purified by FC and distilled (KRD).


9a: 2-methyl isoborneol

http://en.wikipedia.org/wiki/Borneol


[Edited on 15-5-2015 by blogfast25]




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[*] posted on 16-5-2015 at 09:45


Here are the literature yields for the camphor derived alcohols:

2-methyl-: 64 %
2-ethyl-: 29 %
2-butyl-: 23 %

I did a little literature research about t-butoxides, and found KOt-Bu forms tetramers with a cubic core made of K and O. NaOt-Bu has two structures, nonamer and hexamer. The hexamer has a hexagonal prism with sodium and oxygen alternating, nonamer has a more complicated irregular structure. http://onlinelibrary.wiley.com/doi/10.1002/cber.19771101018/abstract. The authors state that the bulkyness of the alcohol leads to these ball-like oligomers. In comparison NaOMe gives plane like structures, thus insoluble solids.
This might be a hint why these t-alkoxides have some solubility in nonpolar organic solvents.
The procedure used by the authors for making NaOt-Bu is dissolving Na in a solution of t-BuOH in hexane which gives a cloudy solution.

Now my guess is for 2-metyl-2-hydroxyalkanes the structure might be similar.
This means there might be more than just a difference in basicity and solubility in the K and Na reactions.


The interesting fact is for both structures, hexamer (Na) and tetramer (K) ions and O- are buried. For further reaction with Mg it has to dissociate.


-------------------------------------------------------------------------------------------------------------------

An obvious reason why making sodium takes much longer is NaOH beeing a weaker base than KOH and therefor following equilibrium is not favorable for NaOR/nNaOR:

ROH + NaOH -> NaOR + H2O -> NaOR (cluster)

Some further speculations:

O- is the basic agent in alkoxides. The counterion just draws more or less electron density from O- and makes it therefor more or less basic. For all clusters described above O- is completely buried. Once a cluster is formed it will be more difficult (even for water) to access and reprotonate one of the O-. This might be the reason why tertiary alcohols are required. So equilibrium is shifted more towards alkoxide because of said cluster formation.

Which cluster is more stable, K or Na?

For energetic reasons, I'd say Na-clusters are more stable because Na-O ionic bond energy is bigger than K-O.
Kinetics are less favorable for tNa clusters. It takes longer (lower probability) for more alkoxides to meet. Lower solubility for Na alkoxide contributes additionally, of course.

Considering sterics it is hard to believe to get hexamers or nonamers with a camphor derived t-alcohol, because it would be highly crowded. Smaller clusters may be forced, because the angle between alkyl moieties is bigger.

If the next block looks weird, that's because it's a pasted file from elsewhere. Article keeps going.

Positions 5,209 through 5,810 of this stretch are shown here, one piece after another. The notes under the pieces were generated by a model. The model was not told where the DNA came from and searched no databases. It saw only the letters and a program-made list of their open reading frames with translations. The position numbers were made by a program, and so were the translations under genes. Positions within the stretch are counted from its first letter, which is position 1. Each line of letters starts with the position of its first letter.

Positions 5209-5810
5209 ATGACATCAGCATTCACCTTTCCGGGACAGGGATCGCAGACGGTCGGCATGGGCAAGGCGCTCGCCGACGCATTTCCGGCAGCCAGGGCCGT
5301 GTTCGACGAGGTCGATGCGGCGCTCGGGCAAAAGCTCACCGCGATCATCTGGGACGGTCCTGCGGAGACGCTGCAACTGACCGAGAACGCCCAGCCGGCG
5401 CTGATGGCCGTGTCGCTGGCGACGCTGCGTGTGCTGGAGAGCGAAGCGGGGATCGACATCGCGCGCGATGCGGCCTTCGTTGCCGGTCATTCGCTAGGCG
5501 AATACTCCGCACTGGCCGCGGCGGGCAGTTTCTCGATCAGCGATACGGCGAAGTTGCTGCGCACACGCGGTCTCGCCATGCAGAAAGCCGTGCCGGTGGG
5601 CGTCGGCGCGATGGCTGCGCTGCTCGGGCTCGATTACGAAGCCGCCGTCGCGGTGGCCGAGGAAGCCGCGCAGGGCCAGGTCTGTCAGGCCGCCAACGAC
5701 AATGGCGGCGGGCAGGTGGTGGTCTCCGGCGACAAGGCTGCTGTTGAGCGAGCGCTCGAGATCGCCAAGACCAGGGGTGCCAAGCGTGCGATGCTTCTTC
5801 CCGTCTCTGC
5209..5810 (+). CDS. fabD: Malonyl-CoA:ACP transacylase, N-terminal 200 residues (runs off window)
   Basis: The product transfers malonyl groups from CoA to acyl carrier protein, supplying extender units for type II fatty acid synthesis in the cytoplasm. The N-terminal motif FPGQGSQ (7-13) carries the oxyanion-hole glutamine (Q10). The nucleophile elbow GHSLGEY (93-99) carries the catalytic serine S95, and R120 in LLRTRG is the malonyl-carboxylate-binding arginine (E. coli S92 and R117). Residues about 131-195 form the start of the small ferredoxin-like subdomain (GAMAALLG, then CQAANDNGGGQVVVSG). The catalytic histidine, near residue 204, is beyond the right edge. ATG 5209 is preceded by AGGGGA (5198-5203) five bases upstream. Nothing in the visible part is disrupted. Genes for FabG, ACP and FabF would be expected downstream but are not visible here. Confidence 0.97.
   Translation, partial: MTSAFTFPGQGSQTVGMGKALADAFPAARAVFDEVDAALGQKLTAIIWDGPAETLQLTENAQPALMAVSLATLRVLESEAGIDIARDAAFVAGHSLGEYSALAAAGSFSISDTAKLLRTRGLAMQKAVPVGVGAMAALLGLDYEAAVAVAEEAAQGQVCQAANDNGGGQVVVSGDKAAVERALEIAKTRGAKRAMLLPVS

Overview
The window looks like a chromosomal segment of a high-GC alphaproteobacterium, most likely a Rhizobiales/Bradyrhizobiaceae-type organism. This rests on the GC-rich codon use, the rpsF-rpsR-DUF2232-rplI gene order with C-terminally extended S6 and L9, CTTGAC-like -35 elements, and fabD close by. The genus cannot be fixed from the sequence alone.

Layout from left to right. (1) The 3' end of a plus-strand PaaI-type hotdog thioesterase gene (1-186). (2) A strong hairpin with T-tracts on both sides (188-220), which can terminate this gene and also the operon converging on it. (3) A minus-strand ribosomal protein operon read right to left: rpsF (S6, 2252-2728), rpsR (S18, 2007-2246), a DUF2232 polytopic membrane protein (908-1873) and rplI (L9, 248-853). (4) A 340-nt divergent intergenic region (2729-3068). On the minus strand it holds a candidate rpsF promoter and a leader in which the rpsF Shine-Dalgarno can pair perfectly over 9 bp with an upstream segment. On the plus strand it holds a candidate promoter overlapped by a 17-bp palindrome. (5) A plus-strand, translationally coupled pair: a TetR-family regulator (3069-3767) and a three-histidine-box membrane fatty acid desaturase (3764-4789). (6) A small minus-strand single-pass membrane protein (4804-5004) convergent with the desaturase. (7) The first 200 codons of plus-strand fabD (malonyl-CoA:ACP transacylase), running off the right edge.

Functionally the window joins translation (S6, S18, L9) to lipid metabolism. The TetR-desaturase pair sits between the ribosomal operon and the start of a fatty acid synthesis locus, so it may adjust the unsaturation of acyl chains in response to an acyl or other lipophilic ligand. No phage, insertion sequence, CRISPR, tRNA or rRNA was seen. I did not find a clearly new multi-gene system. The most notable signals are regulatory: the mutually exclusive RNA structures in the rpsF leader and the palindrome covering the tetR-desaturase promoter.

[Edited on 16-5-2015 by Alice]
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[*] posted on 16-5-2015 at 10:09


That's very interesting Alice, thanks for your thoughts on that.

So in your estimation, would pursuing the alkoxides of 2-methyl camphor derived t-alcohols be worth doing? The first test would of course be on K itself. Failure there would render this catalyst unusable for Na.

And on a minor point, when can you start preparing some? :)




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[*] posted on 16-5-2015 at 11:36


Quote: Originally posted by blogfast25  
That's very interesting Alice, thanks for your thoughts on that.


Your welcome.

Quote:
So in your estimation, would pursuing the alkoxides of 2-methyl camphor derived t-alcohols be worth doing? The first test would of course be on K itself. Failure there would render this catalyst unusable for Na.


Good thinking just to change one parameter. From a chemical point of view 2-methyl- would be most interesting, but I won't deal with MeI and I don't want to encourage anyone to deal with it. So 2-ethyl- would most likely be the best choice.

Quote:
And on a minor point, when can you start preparing some? :)


:)

I need some dry ether. :(

Any ideas how to separate borneol and 2-ethyl borneol?

[Edited on 16-5-2015 by Alice]

[Edited on 16-5-2015 by Alice]
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[*] posted on 16-5-2015 at 12:24


Borneol as a side-product? Blimey, good question. I'm not that much of an OC, I'm afraid. Column chromatography? Plenty of possible solvents at least! :D

Would it even hurt to leave it in there? Secondary alcohols might not be very stable in those conditions though.

Ether: a lot of car starter fluids contain it. Or used to at least.

Are EtI or EtBr that much safer than MeI? No idea...

Different approach: tetrahydromyrcenol. Any thoughts? I have some dihydromyrcenol, so it needs hydrogenating, haven't 'gotten round' to that 'yet' (and now in quite poor health, for the foreseeable future)...

[Edited on 16-5-2015 by blogfast25]




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[*] posted on 20-12-2015 at 12:59
Alpha-pinene distillation from OTC turpentine


Today some OTC Turpentine was distilled in order to extract a quantity of alpha-pinene as a reagent for an upcoming synthesis.

One reference said that 155 C is the boiling point, yet another stated between 90 C and 105 C in a vacuum distillation (torr unstated).

Firstly a 500ml RBF was tried with a Vigreux column and a 300mm Liebig condenser.

When boiling, the turpentine simply refluxed in the boiling pot, with barely any condensation front seen in the column, despite insulation.

Interestingly the condensate ran back to the liquid down the inner wall of the RBF in thin, evenly spaced rivulets, which at times flash-boiled at the top end before re-forming.